In dusty villages, Pilot strikes the right notes

A convoy of cars announced the entry of Congress State president Sachin Pilot at Ganeti, a Jat-dominated village, near Tonk, around 4 p.m. Crowds of supporters surrounded his car, and Mr. Pilot was escorted into the village by security men, with the crowd following him as he hurriedly walked down the dusty lanes to a small ground where he was to deliver a short speech. On Wednesday, The Hindu caught up with Mr. Pilot as he toured one village after another off the road to Chhaan, which meets the highway to Kota, about 20 km from Tonk. Crowds would gather near the venue of each public meeting and local Congress workers would be putting in place novel ways of welcoming him. At Ganeti, the welcome entailed weighing the young Congress leader in fruits. A few kilometres away, at Khareda, a horse-drawn cart styled to look like a chariot led him from the narrow, metalled road to the large ground where the public meeting was slated. Local, national The themes of his short speeches spanned the local and the national. Speaking of unemployment and farmers’ suicides, and promising a farm loan waiver and a canal, the young leader accused the Bharatiya Janata Party (BJP) of trying to turn electoral battles into a Hindu-Muslim issue to “hide” its failures in governance. “The BJP discusses Hindus, Muslims, temple, mosque and gotra (clan), but forgets to talk about water, roads and farmers,” he said at Ganeti. The BJP has fielded State Minister Yunus Khan, its sole Muslim candidate, from this constituency that has a good population of Muslims. Mr. Pilot took care to strike all the relevant notes during his speeches. At Khareda, he alleged that the ruling party had tossed the pagdi (headgear) of Kshatriyas in the air, seeking to make political capital on the question of whether the Rajputs — a dominant caste in the State with 8-10% population that has been traditionally BJP supporters — are uneasy with Chief Minister Vasundhara Raje. Minutes earlier, at Ganeti, he took a dig at Ms. Raje’s royal lineage: “It is the end of rule by those who live in palaces. The farmers and poor will rule the country.” Jostled by villagers at two public meetings, Mr. Pilot met this correspondent over a delayed lunch at Ganeti, with the traditional Rajasthani dish daal baati churma served on a mat in the courtyard of a house. “The MLAs will decide who will be Chief Minister,” he said above the cacophony of voices around, when asked whether he would be Chief Minister. While local Gujjars (members of Mr. Pilot’s caste), and many Muslims of the town, say that more Muslims will vote for him, some villagers say the contest will be interesting if Muslim votes in Tonk split. The Jats seem to be with the Congress, a party they have traditionally supported. Asked if a potential split in Muslim votes would make the contest keen, Mr. Pilot calmly replied that all electoral contests are serious contests.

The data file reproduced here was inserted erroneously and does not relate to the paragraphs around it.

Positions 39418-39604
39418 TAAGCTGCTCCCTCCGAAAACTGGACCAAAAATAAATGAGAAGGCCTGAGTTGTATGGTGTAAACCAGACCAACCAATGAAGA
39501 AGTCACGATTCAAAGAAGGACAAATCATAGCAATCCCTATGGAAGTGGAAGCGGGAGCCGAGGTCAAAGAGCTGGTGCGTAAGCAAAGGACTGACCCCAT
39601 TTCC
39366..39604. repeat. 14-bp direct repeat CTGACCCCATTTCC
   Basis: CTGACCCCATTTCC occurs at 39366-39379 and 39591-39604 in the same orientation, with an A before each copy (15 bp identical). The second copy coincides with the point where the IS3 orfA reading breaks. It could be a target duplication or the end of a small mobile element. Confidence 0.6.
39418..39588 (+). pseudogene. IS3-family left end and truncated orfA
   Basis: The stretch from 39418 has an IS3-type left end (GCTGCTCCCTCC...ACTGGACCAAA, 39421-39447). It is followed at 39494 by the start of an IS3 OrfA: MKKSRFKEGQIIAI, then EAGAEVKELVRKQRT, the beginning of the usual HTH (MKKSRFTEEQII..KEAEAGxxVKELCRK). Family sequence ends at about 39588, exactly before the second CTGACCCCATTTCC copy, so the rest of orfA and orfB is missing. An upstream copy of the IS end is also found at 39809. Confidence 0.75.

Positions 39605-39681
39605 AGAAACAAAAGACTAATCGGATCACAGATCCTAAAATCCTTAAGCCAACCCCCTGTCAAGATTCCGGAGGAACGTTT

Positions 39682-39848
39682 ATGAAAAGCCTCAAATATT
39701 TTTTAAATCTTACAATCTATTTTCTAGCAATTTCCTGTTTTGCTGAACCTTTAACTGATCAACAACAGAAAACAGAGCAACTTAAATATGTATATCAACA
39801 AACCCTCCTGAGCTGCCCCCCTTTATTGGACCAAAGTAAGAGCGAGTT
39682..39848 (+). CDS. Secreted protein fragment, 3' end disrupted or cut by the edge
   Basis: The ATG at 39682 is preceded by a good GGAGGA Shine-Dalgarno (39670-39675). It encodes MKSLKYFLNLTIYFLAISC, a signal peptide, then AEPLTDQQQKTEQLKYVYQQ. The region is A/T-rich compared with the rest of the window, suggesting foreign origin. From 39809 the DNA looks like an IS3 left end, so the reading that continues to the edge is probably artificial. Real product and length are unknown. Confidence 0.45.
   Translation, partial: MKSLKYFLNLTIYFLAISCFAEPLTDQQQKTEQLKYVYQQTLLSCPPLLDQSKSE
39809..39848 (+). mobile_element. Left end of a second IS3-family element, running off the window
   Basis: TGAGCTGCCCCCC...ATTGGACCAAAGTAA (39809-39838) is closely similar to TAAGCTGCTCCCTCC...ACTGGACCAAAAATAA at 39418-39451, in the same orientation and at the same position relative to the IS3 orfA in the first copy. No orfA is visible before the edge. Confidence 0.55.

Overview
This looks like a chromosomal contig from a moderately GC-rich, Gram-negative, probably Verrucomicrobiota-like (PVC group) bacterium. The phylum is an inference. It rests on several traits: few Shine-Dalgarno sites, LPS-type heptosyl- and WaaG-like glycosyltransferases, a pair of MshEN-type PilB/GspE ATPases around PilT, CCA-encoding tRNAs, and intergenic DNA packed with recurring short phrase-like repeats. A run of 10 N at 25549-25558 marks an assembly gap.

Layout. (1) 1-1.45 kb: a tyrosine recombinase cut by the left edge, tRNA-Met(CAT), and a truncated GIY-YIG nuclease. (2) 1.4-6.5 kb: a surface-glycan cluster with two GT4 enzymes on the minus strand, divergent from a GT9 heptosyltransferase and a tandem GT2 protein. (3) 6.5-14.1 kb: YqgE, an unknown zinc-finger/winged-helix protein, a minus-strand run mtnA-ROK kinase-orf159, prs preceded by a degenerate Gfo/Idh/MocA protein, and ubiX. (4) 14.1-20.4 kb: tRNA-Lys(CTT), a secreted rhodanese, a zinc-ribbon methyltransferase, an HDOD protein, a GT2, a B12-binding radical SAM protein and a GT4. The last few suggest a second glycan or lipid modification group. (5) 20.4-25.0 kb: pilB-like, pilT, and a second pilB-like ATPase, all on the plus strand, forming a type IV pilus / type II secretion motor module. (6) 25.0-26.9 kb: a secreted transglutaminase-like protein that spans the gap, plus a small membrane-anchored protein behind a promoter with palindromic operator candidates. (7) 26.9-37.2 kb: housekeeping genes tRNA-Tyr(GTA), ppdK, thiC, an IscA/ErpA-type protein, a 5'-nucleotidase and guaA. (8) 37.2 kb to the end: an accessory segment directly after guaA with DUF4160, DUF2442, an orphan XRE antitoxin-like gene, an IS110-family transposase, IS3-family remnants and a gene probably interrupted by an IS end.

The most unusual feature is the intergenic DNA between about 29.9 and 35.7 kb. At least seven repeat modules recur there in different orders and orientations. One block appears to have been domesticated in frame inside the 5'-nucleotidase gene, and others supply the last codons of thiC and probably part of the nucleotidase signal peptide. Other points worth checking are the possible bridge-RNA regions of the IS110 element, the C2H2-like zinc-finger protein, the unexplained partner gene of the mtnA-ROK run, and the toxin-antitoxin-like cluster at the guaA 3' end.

Source : https://www.thehindu.com/todays-paper/tp-national/in-dusty-villages-pilot-strikes-the-right-notes/article25628099.ece

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